Sturtevant fan

Sturtevant fan
This early centrifugal fan devised by Benjamin Franklin Sturtevant was driven by a steam engine.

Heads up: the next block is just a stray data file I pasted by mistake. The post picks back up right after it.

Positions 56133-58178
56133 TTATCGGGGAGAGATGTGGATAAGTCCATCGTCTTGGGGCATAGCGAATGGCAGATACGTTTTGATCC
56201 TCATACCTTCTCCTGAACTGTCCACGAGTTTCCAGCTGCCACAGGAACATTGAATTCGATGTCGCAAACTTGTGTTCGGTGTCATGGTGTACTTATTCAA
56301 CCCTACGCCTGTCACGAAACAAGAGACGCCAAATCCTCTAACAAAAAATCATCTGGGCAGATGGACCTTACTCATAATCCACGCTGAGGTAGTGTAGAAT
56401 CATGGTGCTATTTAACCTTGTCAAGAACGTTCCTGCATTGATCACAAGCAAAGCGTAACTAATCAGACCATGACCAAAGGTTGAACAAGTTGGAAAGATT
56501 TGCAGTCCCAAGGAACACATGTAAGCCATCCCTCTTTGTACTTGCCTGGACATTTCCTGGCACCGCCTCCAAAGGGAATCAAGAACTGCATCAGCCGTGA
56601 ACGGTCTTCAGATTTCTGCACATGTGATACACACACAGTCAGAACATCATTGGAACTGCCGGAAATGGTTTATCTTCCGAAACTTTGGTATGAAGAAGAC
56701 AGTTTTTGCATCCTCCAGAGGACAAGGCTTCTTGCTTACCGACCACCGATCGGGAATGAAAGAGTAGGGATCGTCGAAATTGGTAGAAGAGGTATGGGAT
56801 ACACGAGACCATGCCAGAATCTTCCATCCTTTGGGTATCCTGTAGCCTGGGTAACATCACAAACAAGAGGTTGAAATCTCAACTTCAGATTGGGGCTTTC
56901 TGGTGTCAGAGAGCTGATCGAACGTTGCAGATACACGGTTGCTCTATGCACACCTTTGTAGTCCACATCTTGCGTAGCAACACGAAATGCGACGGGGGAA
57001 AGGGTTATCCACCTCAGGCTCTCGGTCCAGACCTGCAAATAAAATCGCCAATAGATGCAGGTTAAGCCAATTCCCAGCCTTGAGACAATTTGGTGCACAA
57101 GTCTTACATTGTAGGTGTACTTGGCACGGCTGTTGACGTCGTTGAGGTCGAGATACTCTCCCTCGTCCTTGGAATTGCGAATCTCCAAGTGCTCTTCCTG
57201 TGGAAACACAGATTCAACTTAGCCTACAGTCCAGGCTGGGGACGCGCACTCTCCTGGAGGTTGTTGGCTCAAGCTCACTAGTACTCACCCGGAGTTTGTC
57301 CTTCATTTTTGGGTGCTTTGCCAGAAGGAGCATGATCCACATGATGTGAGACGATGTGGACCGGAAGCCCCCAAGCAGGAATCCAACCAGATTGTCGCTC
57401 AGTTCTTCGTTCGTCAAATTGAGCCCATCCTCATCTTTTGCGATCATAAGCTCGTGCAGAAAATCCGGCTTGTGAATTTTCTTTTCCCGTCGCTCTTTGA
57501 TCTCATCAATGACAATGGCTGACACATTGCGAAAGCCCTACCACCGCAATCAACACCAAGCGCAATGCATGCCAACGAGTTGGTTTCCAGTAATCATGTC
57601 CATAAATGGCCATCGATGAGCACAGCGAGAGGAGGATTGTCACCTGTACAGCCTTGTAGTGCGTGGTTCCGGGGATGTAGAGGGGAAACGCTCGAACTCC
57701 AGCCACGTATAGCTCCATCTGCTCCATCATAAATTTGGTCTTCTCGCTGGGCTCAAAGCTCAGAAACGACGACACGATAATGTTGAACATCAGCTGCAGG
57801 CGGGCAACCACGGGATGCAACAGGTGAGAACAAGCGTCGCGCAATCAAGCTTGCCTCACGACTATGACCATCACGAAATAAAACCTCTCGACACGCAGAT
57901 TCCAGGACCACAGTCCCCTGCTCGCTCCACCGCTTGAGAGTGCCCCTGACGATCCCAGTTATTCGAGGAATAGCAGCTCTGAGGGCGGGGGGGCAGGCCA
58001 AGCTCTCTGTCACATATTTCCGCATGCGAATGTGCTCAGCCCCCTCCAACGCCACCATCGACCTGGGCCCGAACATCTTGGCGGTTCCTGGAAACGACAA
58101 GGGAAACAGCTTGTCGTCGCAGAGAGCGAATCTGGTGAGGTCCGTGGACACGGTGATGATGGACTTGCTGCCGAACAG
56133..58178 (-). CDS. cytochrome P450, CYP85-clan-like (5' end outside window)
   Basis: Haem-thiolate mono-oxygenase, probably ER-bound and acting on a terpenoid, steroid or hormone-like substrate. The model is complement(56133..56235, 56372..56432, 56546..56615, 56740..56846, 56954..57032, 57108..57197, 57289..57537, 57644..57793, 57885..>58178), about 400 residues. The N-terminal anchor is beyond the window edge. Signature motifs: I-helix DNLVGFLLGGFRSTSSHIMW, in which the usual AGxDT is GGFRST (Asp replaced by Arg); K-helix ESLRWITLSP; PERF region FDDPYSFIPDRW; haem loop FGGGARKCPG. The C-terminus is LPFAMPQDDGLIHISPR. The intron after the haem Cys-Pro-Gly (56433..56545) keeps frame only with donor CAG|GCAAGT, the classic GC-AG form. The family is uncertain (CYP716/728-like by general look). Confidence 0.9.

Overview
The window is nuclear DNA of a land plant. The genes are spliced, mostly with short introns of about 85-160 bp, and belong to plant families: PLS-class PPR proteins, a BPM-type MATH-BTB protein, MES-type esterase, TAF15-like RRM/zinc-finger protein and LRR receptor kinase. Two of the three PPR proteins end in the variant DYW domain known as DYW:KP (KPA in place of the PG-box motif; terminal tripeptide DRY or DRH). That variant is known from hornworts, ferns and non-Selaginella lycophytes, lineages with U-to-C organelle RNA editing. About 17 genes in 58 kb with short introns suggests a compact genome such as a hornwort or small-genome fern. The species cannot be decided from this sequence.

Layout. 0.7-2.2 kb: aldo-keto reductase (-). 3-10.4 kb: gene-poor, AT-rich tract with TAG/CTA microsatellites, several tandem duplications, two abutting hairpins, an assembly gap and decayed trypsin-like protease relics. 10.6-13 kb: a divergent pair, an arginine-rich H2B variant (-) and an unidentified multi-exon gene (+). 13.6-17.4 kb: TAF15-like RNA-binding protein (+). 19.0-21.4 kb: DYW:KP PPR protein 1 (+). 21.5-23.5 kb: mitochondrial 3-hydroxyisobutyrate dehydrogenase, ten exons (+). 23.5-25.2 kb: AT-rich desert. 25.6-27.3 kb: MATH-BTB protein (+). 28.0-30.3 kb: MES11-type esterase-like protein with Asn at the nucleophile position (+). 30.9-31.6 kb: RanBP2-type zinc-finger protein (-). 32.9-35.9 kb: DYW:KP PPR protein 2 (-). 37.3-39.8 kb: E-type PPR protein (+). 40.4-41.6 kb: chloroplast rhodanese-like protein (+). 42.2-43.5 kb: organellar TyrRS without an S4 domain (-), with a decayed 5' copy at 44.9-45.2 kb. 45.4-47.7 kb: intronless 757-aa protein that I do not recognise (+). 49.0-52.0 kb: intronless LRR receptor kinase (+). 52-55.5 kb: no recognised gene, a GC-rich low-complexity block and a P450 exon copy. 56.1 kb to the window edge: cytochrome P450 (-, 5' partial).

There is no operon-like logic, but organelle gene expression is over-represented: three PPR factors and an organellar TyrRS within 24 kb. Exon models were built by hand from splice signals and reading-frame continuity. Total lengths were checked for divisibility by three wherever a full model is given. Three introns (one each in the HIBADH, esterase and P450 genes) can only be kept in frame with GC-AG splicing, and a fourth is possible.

Primitive wooden fans are depicted in 16th century German woodcut illustrations showing mine ventilation methods. These paddle-bladed fans were enclosed in a square wooden casing and cranked by hand or driven by windmills. A hand-cranked fan was installed in the House of Commons in 1736, but the forerunners of today’s centrifugal fans only appeared from the mid-19th century. Benjamin Franklin Sturtevant, the American fan engineer, was the most important name in ventilation during the second half of the 19th century. However, he started out as a cobbler and shoemaker. Concerned with the heat in his workshop, in about 1850, he rigged up a stand with a disc fan run by a belt connected to a foot pedal. He formed the Sturtevant Blower Company in Boston in 1855 and developed various types of fan. Later, as B. F. Sturtevant, the firm produced large centrifugal fans with matching steam engines and drives. (Electric motors for fans came only into common use in the early 20th century). By the turn of the century, Sturtevant was producing fans with cased air heaters attached and also dual-duct apparatus. The business prospered and sold fans for ventilation, exhaust systems and for boiler mechanical draught applications, virtually monopolising the supply of boiler fans for American ships. The business opened offices in London, Glasgow, Stockholm, Berlin, Milan and Amsterdam. Where Sturtevant led, others were to follow and efficient centrifugal fans became an essential feature of HVAC installations.

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